Tuesday, February 2, 2010

The SPITWAD Chronicles - I'm not as well-read as you might think

There are some fantastic modern American authors. There are also prolific American authors, whose books keep showing up at the checkout at Target. I don't read those, since I don't have a thing for chick-lit (or Chiclets - what's the point?). But the classic 'modern American author', if I can be allowed the oxymoron, is rare to find.

The down-side to having my Sony reader, if there is one, is that I don't go to book stores and browse anymore. While I still find great authors accidentally, bumping against their work when I seek out those that I know, it's rare.

And in the sudden demise of Jerome David Salinger last week, it suddenly, after nearly 39 years of NOT reading Catcher in the Rye, means I must now seek it out. Being that I haven't been a teenager for nearly 20 years, and seeing as I was far from the typical teen back then, will it's angst and sexual charge be lost on me? I can hope not. I can also hope I won't be let down by the hype. Was it a classic because it was so controversial and frequently banned, rather than due to the prosaic stylings of Mr. Salinger himself? I read Rushdie, and love Rushdie, but have never touched The Satanic Verses, since even the author will admit it isn't his best work. (Yes, I know Rushdie is Indian, not American. Still an author.) I can hope I'll enjoy it, given that I recall enjoying a Salinger short story in high school, and though it runs slightly into a Mamet play I read in college, I can cite most of the details.

Understandably, given as Salinger stopped publishing in 1965, and all but disappeared from the public eye some time in the 80's, I believed him to be dead. Catcher was published when Salinger was 32, and with rare exception, I like to believe that successful authors aren't published until later in life.

(This delusion allows me to delay finishing my own great American masterpiece. Procrastination works much better when you can justify it.)

Updike? Dead. Asimov? Dead. Steinbeck? Dead. Vonnegut? Sadly, dead, though the gifts he's left us carry on. Daniel Keyes? NOT dead.

So there's that.


Bev said...

Catcher in the Rye remains one of my favorite books of all time, and I read it before I knew there even was hype about it. My husband loves it so much that he teaches it year after year to the same brand of bored high school students that inspired the character of Holden Caulfield in the first place. Despite certain changes in our vernacular, it still really holds up today.


Favorite line: "All morons hate it when you call them a moron."

calicobebop said...

Heinlein is dead too. :( And I'm afraid George RR Martin is heading south. He needs to finish before he croaks!

My two cents.

Sarah J. Bradley said...

Ahem, tread lightly on Chick lit, my friend! LOL! "Catcher" is a good book, though I've always thought the bru ha ha over it has always been overrated. It's a book, it's got words it in.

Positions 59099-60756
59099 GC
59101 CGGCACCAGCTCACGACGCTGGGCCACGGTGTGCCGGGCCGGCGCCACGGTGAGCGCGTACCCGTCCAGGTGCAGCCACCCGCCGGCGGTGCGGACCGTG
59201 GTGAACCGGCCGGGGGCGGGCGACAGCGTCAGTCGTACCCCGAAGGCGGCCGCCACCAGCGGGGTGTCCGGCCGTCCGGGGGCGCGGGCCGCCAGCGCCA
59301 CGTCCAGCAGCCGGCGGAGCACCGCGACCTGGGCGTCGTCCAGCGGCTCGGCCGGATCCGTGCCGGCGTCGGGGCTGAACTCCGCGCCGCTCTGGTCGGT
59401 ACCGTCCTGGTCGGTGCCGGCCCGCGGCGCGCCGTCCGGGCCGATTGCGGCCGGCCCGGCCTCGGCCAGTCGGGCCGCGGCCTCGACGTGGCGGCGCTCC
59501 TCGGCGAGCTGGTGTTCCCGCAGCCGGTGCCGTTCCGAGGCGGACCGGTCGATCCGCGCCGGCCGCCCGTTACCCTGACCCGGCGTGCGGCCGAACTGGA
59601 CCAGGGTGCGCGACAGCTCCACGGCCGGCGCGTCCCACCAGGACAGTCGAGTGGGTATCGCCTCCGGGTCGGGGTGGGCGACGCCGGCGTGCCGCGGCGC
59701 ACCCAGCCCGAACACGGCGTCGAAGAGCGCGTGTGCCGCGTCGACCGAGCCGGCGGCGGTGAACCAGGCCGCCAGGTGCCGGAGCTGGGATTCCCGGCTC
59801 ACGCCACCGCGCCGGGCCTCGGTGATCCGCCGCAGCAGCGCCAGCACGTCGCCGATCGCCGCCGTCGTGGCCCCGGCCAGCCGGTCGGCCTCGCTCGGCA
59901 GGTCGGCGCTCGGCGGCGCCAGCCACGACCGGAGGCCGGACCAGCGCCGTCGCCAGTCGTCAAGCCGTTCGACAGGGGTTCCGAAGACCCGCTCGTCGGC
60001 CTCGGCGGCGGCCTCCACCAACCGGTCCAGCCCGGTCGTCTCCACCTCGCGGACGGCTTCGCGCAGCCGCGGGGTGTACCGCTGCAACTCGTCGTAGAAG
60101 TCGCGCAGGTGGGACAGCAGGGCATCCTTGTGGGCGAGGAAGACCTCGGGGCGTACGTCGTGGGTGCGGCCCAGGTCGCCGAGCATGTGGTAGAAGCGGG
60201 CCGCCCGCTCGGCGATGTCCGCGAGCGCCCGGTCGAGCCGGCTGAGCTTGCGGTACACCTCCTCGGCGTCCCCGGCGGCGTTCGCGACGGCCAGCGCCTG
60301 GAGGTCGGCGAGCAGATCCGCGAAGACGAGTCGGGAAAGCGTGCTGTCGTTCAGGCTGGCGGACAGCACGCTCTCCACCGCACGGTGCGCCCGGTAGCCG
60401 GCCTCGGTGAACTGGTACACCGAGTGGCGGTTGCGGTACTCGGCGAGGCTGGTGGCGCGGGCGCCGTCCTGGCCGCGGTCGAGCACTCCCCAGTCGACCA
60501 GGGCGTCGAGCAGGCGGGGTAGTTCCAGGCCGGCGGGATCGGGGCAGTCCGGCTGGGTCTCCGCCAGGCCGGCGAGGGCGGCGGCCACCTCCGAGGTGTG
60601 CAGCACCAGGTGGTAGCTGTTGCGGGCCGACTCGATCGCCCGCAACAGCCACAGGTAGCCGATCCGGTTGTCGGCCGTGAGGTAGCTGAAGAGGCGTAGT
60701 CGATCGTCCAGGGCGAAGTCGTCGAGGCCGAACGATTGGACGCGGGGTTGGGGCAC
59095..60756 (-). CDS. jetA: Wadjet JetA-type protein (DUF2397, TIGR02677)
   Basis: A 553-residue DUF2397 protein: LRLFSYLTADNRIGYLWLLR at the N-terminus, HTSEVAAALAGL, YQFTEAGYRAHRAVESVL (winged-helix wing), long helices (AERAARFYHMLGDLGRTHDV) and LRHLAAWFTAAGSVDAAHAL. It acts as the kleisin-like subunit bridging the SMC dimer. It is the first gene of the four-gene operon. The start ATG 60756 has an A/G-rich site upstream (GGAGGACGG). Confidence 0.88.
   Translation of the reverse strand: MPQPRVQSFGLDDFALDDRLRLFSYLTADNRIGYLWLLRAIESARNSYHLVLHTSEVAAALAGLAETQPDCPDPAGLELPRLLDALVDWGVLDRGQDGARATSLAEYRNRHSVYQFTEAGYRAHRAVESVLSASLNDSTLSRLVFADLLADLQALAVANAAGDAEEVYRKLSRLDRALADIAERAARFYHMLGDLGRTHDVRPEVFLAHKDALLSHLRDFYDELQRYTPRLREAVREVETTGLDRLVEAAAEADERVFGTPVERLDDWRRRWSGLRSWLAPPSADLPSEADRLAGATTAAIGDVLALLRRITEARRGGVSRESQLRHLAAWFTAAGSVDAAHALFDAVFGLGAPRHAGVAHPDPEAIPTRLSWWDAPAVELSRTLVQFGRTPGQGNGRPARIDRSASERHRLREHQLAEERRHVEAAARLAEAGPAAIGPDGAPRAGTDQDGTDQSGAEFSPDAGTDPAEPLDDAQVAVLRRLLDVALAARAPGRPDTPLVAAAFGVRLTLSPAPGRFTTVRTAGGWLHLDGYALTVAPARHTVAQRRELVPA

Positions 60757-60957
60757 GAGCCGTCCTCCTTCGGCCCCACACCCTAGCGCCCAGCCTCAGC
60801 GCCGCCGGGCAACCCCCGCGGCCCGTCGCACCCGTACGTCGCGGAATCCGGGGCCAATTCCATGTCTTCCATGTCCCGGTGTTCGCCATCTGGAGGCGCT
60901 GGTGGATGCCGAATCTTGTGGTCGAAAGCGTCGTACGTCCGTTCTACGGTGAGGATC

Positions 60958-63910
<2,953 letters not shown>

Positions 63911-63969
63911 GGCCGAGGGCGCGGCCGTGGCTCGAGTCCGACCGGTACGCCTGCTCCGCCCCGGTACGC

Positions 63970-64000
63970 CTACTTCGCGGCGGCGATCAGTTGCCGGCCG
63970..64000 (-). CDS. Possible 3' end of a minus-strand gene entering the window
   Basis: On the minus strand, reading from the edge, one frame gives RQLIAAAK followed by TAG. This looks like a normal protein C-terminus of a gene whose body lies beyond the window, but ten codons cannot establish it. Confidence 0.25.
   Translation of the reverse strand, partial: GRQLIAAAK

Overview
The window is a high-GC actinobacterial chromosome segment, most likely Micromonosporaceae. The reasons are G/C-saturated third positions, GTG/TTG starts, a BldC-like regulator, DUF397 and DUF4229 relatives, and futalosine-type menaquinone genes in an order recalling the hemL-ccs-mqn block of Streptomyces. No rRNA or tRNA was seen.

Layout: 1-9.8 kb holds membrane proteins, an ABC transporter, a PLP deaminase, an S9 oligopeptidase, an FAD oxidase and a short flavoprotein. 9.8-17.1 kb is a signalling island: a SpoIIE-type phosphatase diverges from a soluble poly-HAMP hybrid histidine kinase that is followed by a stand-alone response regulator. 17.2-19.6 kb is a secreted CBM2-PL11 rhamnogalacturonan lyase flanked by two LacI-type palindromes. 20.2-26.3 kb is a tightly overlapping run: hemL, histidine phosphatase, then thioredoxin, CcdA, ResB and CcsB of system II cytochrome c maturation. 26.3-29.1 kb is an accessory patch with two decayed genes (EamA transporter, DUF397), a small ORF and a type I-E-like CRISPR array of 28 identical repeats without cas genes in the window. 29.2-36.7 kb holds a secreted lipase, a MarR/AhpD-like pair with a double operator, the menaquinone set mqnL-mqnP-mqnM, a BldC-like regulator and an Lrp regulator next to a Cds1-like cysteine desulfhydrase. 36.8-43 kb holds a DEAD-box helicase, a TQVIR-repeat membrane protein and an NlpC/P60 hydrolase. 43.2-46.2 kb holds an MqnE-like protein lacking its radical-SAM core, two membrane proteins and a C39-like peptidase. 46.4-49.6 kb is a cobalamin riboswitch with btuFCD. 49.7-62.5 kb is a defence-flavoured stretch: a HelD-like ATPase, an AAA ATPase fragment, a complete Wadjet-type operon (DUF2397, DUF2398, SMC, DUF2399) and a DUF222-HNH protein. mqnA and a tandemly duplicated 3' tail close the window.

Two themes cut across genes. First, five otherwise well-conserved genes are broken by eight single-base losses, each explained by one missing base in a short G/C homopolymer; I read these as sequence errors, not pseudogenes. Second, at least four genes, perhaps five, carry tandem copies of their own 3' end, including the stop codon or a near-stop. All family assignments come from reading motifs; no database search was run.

BTW, Stephen King, alive, still American, and writing some of the very best work in his life! Forget "Fire Starter" and pick up "The Girl Who Loved Tom Gordon."

And, Joyce Carol Oates (I'm ducking for cover from my chick lit friends) also alive, also American, and some of her work is nothing short of brilliant. "We were the Mulvaneys" "Them," "Bellefluer."

Just my two cents! (And Elliott...your unfinished novel rocks the PANTS OFF any of the titles I mentioned, so please, please, please finish it!

Elliott said...

I didn't tread on chick-lit, I just don't read it. And I simply never picked up King, though there's no shortage of it in our home.

And now I have to go figure out why Joyce Carol Oates would offend the chick-lit set.

Nej said...

I thought Salinger was already dead...until I read about his death recently. I've never read "The Rye"...but it's on my list. I need to start reading a classic now and again. We weren't forced to do it nearly at all in high school. Although, in high school, I probably wouldn't have gotten much out of it.

tracey said...

I've read a lot of American Lit - prescribed in college & picked up as i randomly choose from "hot picks" at our local library. i've never touched a nicholas sparks - i'd rather read steinbeck - most chick lit makes me itch.
i read peyton place last year - one of those "everybody references" books but i'd never read it before.
i've never read 'catcher' but it's on my list.
right now, i'm re-reading my favorite book by a canadian author - 'who has seen the wind' by wo mitchell. add it to your list - you won't be sorry.

tracey said...

i realize my writing in that last comment would indicate i am completely illiterate, but i am typing without my glasses & hopped up on cold medicine. sorry.

dogimo said...

Good point on Rushdie - not an American. But I think all great authors are American, in some sense - because they all aspire to our high ideals.

I think we have to give them at least some credit on that. We can afford to be at least a little magnanimous.

I've also been thinking of checking out Catcher In The Rye. I have never read it either.

gaf85 said...

So Elliott,
I think you'll still be able to gain something by reading Salinger even this late in life, maybe just from a different time perspective in your life. I really enjoyed some of the same books you have mentioned so when it comes to reading we may have some commonality. I have no rules though about what I read, I read anything and everything but some of my favorite authors include, Heinlein,Clarke,Irving,Updike,Maugham,Kerovac,Franzen Roth, Palahniuk,McMurtry, and yes Joyce Carol Oates!

Be nice and share!

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